What’s the difference between shamanic plant medicine and a non-shamanic approach that you might get from your local herbalist?
To my knowledge, there are two main differences:
Shamanic Practitioners Work With Plant Spirits, Not Just Plants
My favourite example of shamanic plant medicine is cedar. Cedar is amazing for colds (provided you are not allergic and its prepared correctly so as to remove the thujone oil.)
An herbalist might extol the amount of vitamin C in cedar, its antiviral and antifungal properties, the fact that it actually tastes rather nice with honey, etc.
In contrast, a shamanic practitioner goes beyond the medicine properties and seeks to engage the spirit of the cedar to help heal the client.
With shamanic plant medicine, we believe that every living thing has a spirit. A person, a rabbit, a tree, a bush. Furthermore, my teachings are that everything on this earth is born/hatched/sprouts (!) with a healing gift. If that spirit is willing to help the client by using its healing gift, it will share with the practitioner what needs to be done.
It may not even be a matter of making a tea or poultice or what have you. Perhaps the client carries the medicine around with them. Puts it under their pillow. Puts in in the bath. It doesn’t really matter because they are working with the spirit – not just the plant itself.
This allows shamans to heal clients using powerful medicines that could never safely be ingested.
For example, imagine the spirit of cedar is willing to help heal a client, but the client is allergic to cedar. The cedar can still work with the client through the shamanic practitioner without physically coming into contact with the client. The healing work simply happens in the spirit world.
Shamanic Practitioners Must Build Relationships With Those Plant Spirits
Most shamanic practitioners only work with spirits they know well and they trust well. These relationships are carefully cultivated and consistently honoured in various ways (just like real-world relationships.)
Generally a plant spirit will choose the practitioner, not the other way around. To be able to work with one medicine or another (i.e. the spirit of cedar, the spirit of willow, the spirit of wild ginger, etc.) is a gift that cannot just be taken or assumed because one wants it.
Like all spiritual relationships, the relationships that shamanic practitioners have with plant spirits are scared and approached carefully.
And once the spirit decides to work with a healer, that person must work hard to keep those relationships in good stead.
If instructions include gathering certain medicines, there are usually teachings around how to gather them (these teachings may be cultural or come directly from the spirits through unverified personal gnosis), so it’s not just a case of ‘go outside and cut a bough of cedar and boil it up.’ It goes much deeper.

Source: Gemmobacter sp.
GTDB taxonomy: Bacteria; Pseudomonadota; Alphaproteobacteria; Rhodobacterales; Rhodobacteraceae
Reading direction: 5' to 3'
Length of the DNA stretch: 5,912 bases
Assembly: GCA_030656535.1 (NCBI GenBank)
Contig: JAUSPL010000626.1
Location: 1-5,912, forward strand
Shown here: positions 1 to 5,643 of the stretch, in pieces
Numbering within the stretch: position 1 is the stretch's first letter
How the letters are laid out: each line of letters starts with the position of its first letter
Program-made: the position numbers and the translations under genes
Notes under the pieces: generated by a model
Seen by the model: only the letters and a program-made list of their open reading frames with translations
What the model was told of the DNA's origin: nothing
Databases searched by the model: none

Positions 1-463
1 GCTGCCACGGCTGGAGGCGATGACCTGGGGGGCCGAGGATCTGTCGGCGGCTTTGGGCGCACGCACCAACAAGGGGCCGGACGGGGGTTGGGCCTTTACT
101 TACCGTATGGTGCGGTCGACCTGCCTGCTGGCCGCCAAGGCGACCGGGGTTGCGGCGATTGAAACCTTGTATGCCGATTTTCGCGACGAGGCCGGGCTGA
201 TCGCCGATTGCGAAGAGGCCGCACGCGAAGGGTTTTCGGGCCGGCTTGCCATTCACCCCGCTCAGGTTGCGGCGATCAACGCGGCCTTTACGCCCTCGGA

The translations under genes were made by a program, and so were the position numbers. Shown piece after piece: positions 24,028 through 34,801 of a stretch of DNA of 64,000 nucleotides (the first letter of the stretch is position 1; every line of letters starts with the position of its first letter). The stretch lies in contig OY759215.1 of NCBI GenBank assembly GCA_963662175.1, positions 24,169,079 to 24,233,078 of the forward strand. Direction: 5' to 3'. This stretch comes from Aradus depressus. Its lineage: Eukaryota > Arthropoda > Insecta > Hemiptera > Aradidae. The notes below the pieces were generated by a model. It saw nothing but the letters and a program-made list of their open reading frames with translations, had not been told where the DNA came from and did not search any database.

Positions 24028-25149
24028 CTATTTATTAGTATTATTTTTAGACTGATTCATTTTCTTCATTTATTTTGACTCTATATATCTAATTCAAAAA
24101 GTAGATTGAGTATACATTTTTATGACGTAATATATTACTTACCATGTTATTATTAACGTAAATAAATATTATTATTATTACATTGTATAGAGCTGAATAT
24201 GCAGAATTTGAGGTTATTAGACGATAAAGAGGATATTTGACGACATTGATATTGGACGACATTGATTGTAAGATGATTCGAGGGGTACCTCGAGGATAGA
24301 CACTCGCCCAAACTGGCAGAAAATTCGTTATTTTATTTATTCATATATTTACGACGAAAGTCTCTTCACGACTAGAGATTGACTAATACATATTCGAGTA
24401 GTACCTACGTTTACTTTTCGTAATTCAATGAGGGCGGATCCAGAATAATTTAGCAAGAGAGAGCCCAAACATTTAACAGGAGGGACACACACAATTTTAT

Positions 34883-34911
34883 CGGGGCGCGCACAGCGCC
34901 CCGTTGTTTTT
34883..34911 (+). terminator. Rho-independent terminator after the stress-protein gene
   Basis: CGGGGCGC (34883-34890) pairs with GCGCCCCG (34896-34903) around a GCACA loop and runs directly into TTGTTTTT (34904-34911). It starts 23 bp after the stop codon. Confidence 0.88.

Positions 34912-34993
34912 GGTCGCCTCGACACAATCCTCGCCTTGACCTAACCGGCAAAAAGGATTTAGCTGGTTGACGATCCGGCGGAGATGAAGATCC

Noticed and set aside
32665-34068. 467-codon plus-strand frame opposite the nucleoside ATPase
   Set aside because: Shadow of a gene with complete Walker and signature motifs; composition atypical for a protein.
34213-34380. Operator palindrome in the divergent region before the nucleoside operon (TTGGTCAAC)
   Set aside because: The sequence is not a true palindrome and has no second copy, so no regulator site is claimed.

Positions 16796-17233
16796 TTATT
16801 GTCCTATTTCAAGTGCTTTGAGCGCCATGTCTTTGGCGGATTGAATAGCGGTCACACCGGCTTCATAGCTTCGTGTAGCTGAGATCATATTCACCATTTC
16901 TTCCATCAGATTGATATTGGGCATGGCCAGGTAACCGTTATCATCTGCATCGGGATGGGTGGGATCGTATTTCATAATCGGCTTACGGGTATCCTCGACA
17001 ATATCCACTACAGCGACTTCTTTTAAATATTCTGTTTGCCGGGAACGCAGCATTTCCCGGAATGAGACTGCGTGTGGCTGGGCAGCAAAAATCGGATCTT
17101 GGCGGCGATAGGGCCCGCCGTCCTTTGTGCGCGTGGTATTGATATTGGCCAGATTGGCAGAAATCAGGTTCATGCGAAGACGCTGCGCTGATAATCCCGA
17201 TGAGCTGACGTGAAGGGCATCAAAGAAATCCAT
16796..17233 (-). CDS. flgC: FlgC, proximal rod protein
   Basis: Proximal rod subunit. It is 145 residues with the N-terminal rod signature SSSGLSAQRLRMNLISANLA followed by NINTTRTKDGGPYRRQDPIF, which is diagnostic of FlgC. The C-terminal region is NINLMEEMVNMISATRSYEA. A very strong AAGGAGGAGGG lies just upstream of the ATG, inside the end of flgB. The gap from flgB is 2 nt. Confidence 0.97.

Why Taking Ayahuasca Or Peyote Can Be A Long-Term Commitment
This is one of the reasons why I often caution friends, family and clients about things like ayahuasca or peyote…
It’s not that I’m against these ceremonies, but I think it’s really important to know what you’re getting into.
First, are you 100% confident that the practitioner has a strong spiritual relationship with either of these plants? How were they trained to work with it/how did they come by their teachings? Physical and spiritual safety is important.
Next, do you understand what you’re getting into? Let me ask this another way: Are you willing to invite these spirits into your life for the rest of your life for the sake of ‘a spiritual experience’?
Being non-native, I don’t know too much about either of these medicines, and I’ve never had an interest in either (they are not my way), but I DO know that they are STRONG spirits. You ingest them via powerful ceremonies that require powerful ceremony conductors, and these ceremonies can bring about big transformation.
It’s all well and good, until you change your mind two weeks later.
These kinds of ceremonies cannot be undone. One cannot be ‘unintroduced’ to a powerful spirit because they find that working with that spirit is more than they’d intended, or they didn’t really understand what they were getting into in the first place, or it was a lark because they were on vacation.
The Moral of This Story
If you are thinking about attending an ayahuasca ceremony or simply engaging a shamanic practitioner who you know works with plants, be aware of the spiritual side of the work.
A good first step is simply understanding that working with plant spirits in the shamanic sense is more than just drinking a tea or having a cool hallucinogenic experience. This kind of work should be approached from a place of understanding, respect and gravitas.
And if you do engage a shamanic practitioner, and they give you directions around a plant, take those instruction seriously. You are working with spirit now.
Finally, if you’re not 100% sure, ask the questions I’ve written about here, and keep asking them until you get an answer that you understand. Trust your instincts, and they will serve you well!
Photo used with permission of photographer (and my lovely friend), Richard Land, 2018